As part of our series on mobile payments, today we look at the obstacles that hinder adoption rates.
As we saw in Monday’s chart, mobile payment adoption has taken off in APAC and this region is some distance ahead of the others. But in the more mature region of Europe, a minority are using their phones to pay.
One of the biggest hurdles for mature regions is that credit card and cash usage are still so important in purchase habits, whereas in most of APAC, credit and debit cards haven’t reached the same penetration rates. Their late transition to card payments has allowed some APAC markets to move directly from cash-driven economies to mobile payments hubs. In contrast, in North America and Europe, many have had little need to adopt new payment methods.
Here, the issue of trust becomes apparent. More generally, North America and Europe have been slower to adopt m-commerce because PCs/laptops tend to have greater perceived security features. Both regions remain more likely to be buying on their PCs than their mobiles, with a particularly big gap seen in Europe (57% vs 35%). Age is having an impact here as well as attitude; internet populations in mature regions skew slightly older, and older age groups are still tied to their laptops. Boomers are almost twice as likely to be buying on a PC as a mobile, for example.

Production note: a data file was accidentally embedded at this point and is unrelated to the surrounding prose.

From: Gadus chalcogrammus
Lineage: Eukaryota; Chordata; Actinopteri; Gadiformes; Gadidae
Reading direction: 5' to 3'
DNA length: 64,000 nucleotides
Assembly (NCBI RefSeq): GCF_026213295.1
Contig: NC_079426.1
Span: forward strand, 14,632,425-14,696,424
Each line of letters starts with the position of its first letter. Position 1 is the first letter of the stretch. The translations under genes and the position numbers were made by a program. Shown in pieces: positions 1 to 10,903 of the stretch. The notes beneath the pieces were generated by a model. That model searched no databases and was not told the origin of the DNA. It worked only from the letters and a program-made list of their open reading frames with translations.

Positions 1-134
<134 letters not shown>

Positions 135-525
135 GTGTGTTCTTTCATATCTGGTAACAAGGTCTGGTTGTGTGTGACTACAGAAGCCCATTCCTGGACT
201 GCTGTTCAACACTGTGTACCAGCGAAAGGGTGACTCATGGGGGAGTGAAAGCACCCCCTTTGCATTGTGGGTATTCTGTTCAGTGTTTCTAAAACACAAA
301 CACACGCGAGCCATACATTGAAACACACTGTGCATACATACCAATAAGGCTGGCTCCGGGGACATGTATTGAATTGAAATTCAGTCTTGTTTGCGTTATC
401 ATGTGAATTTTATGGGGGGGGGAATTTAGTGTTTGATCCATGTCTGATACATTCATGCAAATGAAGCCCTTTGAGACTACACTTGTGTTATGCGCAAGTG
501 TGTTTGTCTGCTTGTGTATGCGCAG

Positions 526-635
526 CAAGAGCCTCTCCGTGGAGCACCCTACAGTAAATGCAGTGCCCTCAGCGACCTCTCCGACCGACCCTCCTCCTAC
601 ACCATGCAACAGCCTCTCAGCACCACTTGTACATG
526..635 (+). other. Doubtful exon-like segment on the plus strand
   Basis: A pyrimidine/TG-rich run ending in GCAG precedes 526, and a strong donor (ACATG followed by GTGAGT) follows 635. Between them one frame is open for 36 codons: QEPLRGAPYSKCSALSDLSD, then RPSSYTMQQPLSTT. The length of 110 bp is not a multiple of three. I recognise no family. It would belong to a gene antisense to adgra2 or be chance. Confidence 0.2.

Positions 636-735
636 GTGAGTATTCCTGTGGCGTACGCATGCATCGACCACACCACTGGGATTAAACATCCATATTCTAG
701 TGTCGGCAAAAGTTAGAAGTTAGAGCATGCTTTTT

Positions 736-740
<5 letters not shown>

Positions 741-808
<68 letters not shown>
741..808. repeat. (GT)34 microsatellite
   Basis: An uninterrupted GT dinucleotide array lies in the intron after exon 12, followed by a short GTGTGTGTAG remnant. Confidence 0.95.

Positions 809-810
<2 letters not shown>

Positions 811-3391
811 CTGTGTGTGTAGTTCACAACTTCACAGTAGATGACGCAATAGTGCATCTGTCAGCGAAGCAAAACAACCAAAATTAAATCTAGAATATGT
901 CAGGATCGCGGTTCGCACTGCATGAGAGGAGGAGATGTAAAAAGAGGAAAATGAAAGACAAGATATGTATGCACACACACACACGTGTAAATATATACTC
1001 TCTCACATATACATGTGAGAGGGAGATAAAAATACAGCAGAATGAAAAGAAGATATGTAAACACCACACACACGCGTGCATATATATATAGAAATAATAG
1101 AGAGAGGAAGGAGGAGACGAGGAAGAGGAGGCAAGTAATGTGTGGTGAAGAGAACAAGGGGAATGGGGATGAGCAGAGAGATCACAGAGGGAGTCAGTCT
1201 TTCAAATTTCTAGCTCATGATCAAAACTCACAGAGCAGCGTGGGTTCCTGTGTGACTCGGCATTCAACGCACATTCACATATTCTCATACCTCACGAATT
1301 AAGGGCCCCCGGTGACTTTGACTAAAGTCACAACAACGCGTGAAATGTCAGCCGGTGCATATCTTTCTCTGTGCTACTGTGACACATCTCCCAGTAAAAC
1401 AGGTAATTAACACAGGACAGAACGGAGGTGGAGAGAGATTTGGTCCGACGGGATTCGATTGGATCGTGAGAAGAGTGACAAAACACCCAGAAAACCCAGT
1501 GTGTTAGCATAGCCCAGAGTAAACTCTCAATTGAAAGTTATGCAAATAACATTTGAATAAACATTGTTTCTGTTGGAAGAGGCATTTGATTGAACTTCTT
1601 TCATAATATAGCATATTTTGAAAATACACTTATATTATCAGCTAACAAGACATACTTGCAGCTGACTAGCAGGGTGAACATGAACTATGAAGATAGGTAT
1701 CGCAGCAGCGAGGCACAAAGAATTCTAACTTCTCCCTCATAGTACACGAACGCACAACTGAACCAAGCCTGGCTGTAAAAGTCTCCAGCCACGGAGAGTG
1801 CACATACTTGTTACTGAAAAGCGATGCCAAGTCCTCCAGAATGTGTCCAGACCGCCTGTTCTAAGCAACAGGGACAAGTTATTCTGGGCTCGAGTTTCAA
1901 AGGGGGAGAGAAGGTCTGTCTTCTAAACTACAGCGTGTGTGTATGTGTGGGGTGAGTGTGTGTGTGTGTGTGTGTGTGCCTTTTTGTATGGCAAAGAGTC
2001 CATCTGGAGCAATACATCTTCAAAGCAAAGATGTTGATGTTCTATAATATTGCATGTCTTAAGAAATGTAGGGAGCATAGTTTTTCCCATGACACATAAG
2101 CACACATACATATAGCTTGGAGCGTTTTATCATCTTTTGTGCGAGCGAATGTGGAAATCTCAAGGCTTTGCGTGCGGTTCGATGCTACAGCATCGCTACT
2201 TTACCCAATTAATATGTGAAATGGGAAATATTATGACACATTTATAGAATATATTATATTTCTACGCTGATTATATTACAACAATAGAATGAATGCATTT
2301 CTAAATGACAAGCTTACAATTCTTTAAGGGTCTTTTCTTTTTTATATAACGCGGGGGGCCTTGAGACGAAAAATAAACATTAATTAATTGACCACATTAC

That said, the consumer skepticism concerning mobile security when paying online is slowly changing, and more and more consumers are turning to their mobiles to buy. As we’ll see in tomorrow’s chart, mature markets could be the future driving force behind mobile payments and lead the way in the global perceptions surrounding this technology.
The generations have the following ages: Gen Z aged 16-20, Millennials aged 21-34, Gen X aged 35-54 and Baby Boomers aged 55-64.